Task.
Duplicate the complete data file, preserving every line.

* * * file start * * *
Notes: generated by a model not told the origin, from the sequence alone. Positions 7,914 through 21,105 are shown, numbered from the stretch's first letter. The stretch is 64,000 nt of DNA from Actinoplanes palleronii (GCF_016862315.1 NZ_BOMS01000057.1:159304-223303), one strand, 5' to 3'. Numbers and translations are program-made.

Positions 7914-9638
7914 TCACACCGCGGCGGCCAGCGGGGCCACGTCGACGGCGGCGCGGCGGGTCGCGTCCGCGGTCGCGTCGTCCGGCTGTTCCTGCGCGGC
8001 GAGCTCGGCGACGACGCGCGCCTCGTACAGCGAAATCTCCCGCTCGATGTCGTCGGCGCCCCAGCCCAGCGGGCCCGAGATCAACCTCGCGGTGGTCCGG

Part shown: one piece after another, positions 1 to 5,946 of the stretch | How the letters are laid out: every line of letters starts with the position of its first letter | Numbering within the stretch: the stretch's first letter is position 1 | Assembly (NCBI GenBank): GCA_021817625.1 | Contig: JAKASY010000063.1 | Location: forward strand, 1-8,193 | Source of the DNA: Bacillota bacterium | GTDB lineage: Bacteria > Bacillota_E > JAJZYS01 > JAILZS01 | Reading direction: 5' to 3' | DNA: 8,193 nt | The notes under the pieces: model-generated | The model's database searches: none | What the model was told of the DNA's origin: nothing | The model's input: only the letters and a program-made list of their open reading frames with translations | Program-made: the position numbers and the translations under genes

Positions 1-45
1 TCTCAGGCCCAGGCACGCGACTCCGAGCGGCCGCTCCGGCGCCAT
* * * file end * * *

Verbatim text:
Notes: generated by a model not told the origin, from the sequence alone. Positions 7,914 through 21,105 are shown, numbered from the stretch's first letter. The stretch is 64,000 nt of DNA from Actinoplanes palleronii (GCF_016862315.1 NZ_BOMS01000057.1:159304-223303), one strand, 5' to 3'. Numbers and translations are program-made.

Positions 7914-9638
7914 TCACACCGCGGCGGCCAGCGGGGCCACGTCGACGGCGGCGCGGCGGGTCGCGTCCGCGGTCGCGTCGTCCGGCTGTTCCTGCGCGGC
8001 GAGCTCGGCGACGACGCGCGCCTCGTACAGCGAAATCTCCCGCTCGATGTCGTCGGCGCCCCAGCCCAGCGGGCCCGAGATCAACCTCGCGGTGGTCCGG

Part shown: one piece after another, positions 1 to 5,946 of the stretch | How the letters are laid out: every line of letters starts with the position of its first letter | Numbering within the stretch: the stretch's first letter is position 1 | Assembly (NCBI GenBank): GCA_021817625.1 | Contig: JAKASY010000063.1 | Location: forward strand, 1-8,193 | Source of the DNA: Bacillota bacterium | GTDB lineage: Bacteria > Bacillota_E > JAJZYS01 > JAILZS01 | Reading direction: 5' to 3' | DNA: 8,193 nt | The notes under the pieces: model-generated | The model's database searches: none | What the model was told of the DNA's origin: nothing | The model's input: only the letters and a program-made list of their open reading frames with translations | Program-made: the position numbers and the translations under genes

Positions 1-45
1 TCTCAGGCCCAGGCACGCGACTCCGAGCGGCCGCTCCGGCGCCAT